The concentrations of TMs are presented as medians (25th to 75th percentiles) because these data were normally distributed as determined by the Kolmogorov-Smirnov test. Changes of TMs in PE were adjusted for the serum by calculating the ∆(PE–serum) of each TM. Parametric tests were used because TMs data were normally distributed as determined by a normality test. Comparisons of TM data between MPEs and BPEs were performed using the Mann–Whitney U test. Comparisons of data in PEs and in corresponding sera were conducted using paired t-tests.

Receiver operating characteristics (ROCs) curves were drawn and the areas under the curve (AUC) were calculated to determine the diagnostic value of the concentrations of each marker in PE, serum, the PE/serum ratio as well as the ∆(PE–serum) values (10,11); the AUCs were compared using the Hanley and McNeil procedure (10). Optimum cut-off values were defined based on their highest diagnostic accuracy according to the ROC curves. Sensitivity, specificity, positive likelihood ratio (PLR), negative likelihood ratio (NLR), positive predictive value (PPV), and negative predictive value (NPV) (11) were calculated for each TM and for the combination of TMs. The parameters of diagnostic accuracy are shown together with their 95% confidence intervals (CI). Analysis was completed with SPSS Version 18.0 Statistical Software (Chicago, IL, USA), and P<0.05 was considered to indicate statistical significance.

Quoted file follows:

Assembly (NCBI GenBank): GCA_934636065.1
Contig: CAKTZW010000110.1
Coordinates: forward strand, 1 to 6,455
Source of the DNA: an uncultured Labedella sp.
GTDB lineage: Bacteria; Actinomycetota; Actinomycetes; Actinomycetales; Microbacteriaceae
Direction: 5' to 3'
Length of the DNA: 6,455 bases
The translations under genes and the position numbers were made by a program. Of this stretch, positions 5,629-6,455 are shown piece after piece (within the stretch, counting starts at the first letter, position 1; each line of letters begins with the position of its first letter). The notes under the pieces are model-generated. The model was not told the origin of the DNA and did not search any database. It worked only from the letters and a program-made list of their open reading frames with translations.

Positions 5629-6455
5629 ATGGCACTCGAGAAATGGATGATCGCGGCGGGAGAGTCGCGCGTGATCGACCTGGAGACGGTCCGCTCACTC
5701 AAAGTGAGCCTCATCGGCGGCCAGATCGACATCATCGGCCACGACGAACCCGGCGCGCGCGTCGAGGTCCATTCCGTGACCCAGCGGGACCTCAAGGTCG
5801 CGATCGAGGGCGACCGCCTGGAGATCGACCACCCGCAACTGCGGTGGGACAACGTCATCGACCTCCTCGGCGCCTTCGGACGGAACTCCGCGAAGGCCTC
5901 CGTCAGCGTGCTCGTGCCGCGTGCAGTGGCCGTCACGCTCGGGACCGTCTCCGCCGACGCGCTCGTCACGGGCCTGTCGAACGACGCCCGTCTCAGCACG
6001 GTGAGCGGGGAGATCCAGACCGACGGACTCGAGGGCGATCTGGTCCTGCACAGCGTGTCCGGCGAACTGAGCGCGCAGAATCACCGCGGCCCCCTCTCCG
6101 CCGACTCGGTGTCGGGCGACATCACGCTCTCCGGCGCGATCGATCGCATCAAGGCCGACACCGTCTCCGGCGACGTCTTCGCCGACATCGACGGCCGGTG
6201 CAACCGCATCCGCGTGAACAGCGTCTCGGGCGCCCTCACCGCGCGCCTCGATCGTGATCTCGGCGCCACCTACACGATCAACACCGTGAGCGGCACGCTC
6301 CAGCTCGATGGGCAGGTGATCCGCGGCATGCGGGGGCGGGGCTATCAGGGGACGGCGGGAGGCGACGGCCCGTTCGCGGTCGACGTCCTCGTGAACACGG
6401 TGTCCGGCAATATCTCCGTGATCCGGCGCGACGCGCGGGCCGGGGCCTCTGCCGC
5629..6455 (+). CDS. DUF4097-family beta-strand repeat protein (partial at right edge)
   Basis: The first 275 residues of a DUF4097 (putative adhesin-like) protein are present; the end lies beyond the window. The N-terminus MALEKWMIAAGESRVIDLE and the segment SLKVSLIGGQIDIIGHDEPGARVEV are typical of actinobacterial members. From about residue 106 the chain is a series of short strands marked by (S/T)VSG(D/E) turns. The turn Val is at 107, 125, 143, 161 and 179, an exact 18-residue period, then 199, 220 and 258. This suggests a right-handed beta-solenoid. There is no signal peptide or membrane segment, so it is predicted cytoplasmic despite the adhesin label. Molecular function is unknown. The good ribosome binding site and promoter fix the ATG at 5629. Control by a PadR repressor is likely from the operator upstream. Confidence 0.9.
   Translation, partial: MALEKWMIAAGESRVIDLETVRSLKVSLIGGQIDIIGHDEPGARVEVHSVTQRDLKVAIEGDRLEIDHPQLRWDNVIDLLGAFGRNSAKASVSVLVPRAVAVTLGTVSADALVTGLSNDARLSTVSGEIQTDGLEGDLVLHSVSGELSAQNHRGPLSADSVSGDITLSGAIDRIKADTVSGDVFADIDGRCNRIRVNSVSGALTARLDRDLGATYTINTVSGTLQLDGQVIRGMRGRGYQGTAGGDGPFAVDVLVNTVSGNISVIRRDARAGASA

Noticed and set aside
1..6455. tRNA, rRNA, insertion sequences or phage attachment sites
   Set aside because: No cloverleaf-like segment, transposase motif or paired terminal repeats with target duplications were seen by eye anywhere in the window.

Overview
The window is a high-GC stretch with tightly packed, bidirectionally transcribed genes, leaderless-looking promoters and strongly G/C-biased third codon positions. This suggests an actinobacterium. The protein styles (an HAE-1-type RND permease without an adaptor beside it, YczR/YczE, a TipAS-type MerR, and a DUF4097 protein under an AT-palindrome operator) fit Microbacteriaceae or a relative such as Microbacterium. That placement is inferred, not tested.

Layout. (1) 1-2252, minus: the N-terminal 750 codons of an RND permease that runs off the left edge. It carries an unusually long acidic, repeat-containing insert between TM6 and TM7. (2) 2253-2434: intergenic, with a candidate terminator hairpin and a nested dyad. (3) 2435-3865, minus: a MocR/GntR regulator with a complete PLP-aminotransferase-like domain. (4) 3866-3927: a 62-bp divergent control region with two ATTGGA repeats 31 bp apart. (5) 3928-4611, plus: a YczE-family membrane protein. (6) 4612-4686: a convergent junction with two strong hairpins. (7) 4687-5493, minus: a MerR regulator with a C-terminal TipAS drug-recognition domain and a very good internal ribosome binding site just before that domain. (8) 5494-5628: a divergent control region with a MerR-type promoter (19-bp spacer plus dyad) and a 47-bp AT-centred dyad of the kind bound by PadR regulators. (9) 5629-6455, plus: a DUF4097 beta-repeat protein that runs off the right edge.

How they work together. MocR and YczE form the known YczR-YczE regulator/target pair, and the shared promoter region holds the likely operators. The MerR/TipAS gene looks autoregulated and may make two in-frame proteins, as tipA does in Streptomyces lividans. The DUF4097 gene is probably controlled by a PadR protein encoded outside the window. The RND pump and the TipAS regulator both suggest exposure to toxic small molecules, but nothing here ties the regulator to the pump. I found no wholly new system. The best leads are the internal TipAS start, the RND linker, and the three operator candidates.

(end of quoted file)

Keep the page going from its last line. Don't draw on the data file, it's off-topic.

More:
Results

Clinical characteristics

The present study, which consists of derivation and validation studies, enrolled 327 patients recruited from 2013 to 2015 in China. The characteristics of the included patients are summarized in Table 1. In the Beijing cohort (derivation cohort), there were 174 patients, including 67 MPEs and 107 BPEs. Distribution of histological diagnoses in the MPE group was as follows: 50 lung adenocarcinoma patients, 3 squamous cell lung carcinoma patients, 2 small cell lung carcinoma patients, and 12 undetermined lung cancer patients. The etiologic diagnoses of the BPE group were as follows: 61 tuberculosis patients, 19 parapneumonic patients, 4 heart failure patients and 23 miscellaneous patients.

Table 1